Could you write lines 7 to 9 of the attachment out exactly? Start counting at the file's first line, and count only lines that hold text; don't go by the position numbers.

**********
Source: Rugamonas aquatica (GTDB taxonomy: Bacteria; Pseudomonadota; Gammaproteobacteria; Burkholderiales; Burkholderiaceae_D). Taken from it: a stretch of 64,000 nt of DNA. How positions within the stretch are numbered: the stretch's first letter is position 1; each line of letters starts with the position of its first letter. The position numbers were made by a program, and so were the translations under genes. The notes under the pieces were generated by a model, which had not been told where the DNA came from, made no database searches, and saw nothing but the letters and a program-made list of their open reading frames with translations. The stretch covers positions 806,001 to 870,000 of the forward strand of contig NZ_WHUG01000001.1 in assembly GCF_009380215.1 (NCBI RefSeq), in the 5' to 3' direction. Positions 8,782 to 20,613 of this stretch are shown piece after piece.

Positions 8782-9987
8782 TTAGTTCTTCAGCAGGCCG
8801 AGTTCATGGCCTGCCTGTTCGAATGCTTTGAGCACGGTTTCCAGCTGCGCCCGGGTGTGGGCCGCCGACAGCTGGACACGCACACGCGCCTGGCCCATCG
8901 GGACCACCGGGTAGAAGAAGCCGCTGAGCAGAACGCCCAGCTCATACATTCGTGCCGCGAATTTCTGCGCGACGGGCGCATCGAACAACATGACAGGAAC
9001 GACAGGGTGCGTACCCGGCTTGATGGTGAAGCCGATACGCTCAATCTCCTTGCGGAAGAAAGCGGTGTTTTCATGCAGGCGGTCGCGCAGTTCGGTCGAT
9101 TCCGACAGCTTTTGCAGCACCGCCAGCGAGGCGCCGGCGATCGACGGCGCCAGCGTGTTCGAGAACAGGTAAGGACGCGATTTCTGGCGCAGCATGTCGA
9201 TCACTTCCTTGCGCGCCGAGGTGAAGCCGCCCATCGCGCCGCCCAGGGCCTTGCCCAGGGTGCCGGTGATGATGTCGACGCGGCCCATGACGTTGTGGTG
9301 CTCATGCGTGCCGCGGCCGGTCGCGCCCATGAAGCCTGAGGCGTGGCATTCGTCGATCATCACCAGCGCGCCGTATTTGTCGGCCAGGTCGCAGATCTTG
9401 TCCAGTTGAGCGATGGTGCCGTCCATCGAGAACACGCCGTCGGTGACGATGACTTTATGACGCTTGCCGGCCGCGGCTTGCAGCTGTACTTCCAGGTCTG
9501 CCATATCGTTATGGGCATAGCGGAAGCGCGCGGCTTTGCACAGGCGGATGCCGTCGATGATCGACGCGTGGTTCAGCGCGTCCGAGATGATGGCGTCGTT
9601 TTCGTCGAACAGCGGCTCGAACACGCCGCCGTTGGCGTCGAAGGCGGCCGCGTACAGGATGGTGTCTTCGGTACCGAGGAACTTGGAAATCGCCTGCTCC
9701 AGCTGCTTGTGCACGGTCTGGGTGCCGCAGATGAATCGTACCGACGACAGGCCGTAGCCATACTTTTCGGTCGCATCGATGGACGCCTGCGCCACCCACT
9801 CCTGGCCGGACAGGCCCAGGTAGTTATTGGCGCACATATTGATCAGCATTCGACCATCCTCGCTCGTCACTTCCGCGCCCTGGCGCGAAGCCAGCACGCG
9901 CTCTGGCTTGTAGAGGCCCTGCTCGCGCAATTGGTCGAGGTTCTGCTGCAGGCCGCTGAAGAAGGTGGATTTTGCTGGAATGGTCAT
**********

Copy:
9101 TCCGACAGCTTTTGCAGCACCGCCAGCGAGGCGCCGGCGATCGACGGCGCCAGCGTGTTCGAGAACAGGTAAGGACGCGATTTCTGGCGCAGCATGTCGA
9201 TCACTTCCTTGCGCGCCGAGGTGAAGCCGCCCATCGCGCCGCCCAGGGCCTTGCCCAGGGTGCCGGTGATGATGTCGACGCGGCCCATGACGTTGTGGTG
9301 CTCATGCGTGCCGCGGCCGGTCGCGCCCATGAAGCCTGAGGCGTGGCATTCGTCGATCATCACCAGCGCGCCGTATTTGTCGGCCAGGTCGCAGATCTTG